The irony is (it always is!), at the time, I didn’t think I looked good. Or at least, not particularly good.
Now, don’t go jumping to the conclusion that I have major body image issues. I don’t. I think you’d be hard pressed to find a woman out there who would say, “My body is perfect and there isn’t a single thing I would ever do to change it!”
I’ve always tried to be a person who just accepts her body. I was always skinny (at times, too skinny, really), but when you’re young and insecure skinny doesn’t make up for a flat chest, wide hips, a short torso, and whatever other things you’ve convinced yourself are wrong with your body. I’m the girl who bought an extra small bikini top and a large bikini bottom. And hey, what’s wrong with that? Absolutely nothing.
I am merely coming to grips with the natural changes that come with age and procreation. And…. Its hard.
I got teased a fair amount about various things when I was younger, but fortunately none of it stuck enough to really mess with my self-image. Amusingly, I graduated from school feeling more self-conscious about my big feet and long fingers than anything else. As a teenager and young adult, I remember often making the choice not to stress too much about one or many specific shortcomings of my body. I did pretty well. I never loved showing too much skin but I looked good in clothes. Really good. Sure.
Right before I turned 25, I did a show with a group of women whose insecurities started to rub off on me. Don’t get me wrong – I adored them. Several of them were older than I was and since we spent most of our time in a mirrored room in various states of undress, I can’t blame them for criticizing their own bodies. If I were in that situation now, I KNOW I would do the same thing. I suddenly became more aware of the numbers on the scale and the cellulite on my thighs. This was also a few months before I was diagnosed with cancer. Needless to say, it was the first time I started to feel the effects of aging.
I knew it was only a matter of time before I could no longer eat whatever I wanted and expect to look the same. After my thyroid was removed, my metabolism was controlled entirely by the tiny synthroid pills I popped once a day. I was definitely relieved when I didn’t immediately gain a ton of weight. My body instead decided to take the “slow burn” route. Or maybe “long con” would be a more appropriate phrase.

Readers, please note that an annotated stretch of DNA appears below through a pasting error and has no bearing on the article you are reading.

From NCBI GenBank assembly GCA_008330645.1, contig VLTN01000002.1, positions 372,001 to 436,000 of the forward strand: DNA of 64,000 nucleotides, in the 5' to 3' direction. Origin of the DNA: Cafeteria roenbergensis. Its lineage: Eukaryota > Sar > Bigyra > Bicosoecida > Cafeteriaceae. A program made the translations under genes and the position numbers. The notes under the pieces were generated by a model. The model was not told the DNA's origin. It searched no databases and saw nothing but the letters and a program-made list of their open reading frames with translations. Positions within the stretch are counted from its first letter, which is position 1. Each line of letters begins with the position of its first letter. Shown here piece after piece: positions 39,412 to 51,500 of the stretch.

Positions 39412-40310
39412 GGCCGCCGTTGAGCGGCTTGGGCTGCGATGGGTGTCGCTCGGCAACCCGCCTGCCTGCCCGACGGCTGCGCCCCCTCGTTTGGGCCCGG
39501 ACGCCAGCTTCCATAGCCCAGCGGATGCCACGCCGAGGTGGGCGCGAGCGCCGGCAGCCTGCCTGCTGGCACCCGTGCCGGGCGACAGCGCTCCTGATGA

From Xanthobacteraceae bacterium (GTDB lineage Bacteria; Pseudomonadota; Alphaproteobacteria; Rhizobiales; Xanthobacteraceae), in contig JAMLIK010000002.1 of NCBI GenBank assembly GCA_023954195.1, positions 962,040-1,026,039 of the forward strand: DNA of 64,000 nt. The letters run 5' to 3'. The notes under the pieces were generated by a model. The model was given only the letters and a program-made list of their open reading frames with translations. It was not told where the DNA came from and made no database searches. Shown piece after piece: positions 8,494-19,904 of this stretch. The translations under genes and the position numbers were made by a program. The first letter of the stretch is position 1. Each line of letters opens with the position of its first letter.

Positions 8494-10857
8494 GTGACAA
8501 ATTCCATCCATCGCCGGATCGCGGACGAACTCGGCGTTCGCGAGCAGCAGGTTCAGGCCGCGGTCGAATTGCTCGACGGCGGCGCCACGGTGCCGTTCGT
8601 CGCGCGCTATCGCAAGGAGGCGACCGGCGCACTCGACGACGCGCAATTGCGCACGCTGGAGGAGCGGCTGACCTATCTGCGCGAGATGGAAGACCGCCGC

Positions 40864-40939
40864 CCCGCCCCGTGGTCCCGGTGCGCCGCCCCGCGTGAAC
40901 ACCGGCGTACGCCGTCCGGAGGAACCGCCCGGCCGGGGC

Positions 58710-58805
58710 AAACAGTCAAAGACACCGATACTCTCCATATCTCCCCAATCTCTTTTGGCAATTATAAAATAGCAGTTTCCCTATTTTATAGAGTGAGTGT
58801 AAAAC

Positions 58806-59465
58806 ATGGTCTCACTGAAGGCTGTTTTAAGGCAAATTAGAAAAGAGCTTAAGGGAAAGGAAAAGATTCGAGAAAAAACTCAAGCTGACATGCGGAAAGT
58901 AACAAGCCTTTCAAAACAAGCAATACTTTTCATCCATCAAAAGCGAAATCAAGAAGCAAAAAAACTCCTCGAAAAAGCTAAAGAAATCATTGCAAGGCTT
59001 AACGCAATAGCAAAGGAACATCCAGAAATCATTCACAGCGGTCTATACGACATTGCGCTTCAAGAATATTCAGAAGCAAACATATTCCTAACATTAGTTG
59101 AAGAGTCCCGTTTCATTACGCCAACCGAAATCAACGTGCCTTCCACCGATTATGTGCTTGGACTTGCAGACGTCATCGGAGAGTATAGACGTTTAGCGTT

When Tom and I first got together, I was pretty skinny. I was on the stress diet. You know, the one where you’re so stressed out all the time you’re never very hungry and voila! You’re thin. Once all the drama dust had settled and my future with Tom was secure, I put on some happy pounds. That was good. In the first year of our marriage, I put on about 10 more happy pounds. Okay, happiness – I like you, but cut it out with the pounds! And then, I got pregnant.
I gained about 30 or 35 pounds when I was pregnant. Wanna know a secret? I really liked my pregnant body. I didn’t have to worry about a flat stomach! It was okay to eat all the time! I got to buy bras with real cup sizes! Forget zippers, buttons, and shoelaces – here, wear this comfortable, stretchy stuff instead. Being pregnant made me feel special. As I walked through the city or rode the subway, I felt like I had a kind of magical protection. I won’t lie, it was weird to step on the scale towards the end and see such a crazy number, but I didn’t really worry about it. I had a free pass.
After the birth was a different story. I felt utterly and completely wrecked until about 7 weeks postpartum, when I just started feeling okay. Technically, I lost (most of) the baby weight fast. What they don’t really tell you about is what’s left when the baby weight is gone. Why is this squishy? Why is this wider? What is this roll? What is GOING ON? I think my butt is the only thing that survived the baby apocalypse relatively unchanged.
Now for what is maybe the worst part. None of my clothes fit me anymore. Okay, let me rephrase that. Some of my stuff still fits me. Socks. Underwear. Some tee shirts. A perfect outfit, basically. I’m honestly not sure if I should get rid of everything and start over or if I should try to fit into everything again. I don’t know which option is more depressing.
This is all part of the drill, right? You get older, your body changes. You have babies, your body changes. There’s just no prep course. I think its unrealistic (and unhealthy) to expect myself to get back to my early twenties weight, but I know with some effort I could definitely look good again. And then there’s a part of me that thinks if/when I have more babies I’ll have to start all over again! Someone tell me that’s normal. As Tom has said before, why can’t men and women take every other pregnancy? Come on, guys. Take one for the team.
I know it’s not so bad. I try to laugh at myself. Today I actually googled chin exercises.
It really isn’t so bad. I’ve never been good with change. Maybe its just difficult to accept how my new body feels after so many years of “younger body”. I look fine. My family and friends would say I look more than fine. I’ll take it.
I live with two people who think that I am the greatest person in the world. The funniest, the most beautiful, the most wonderful. How could I forget that?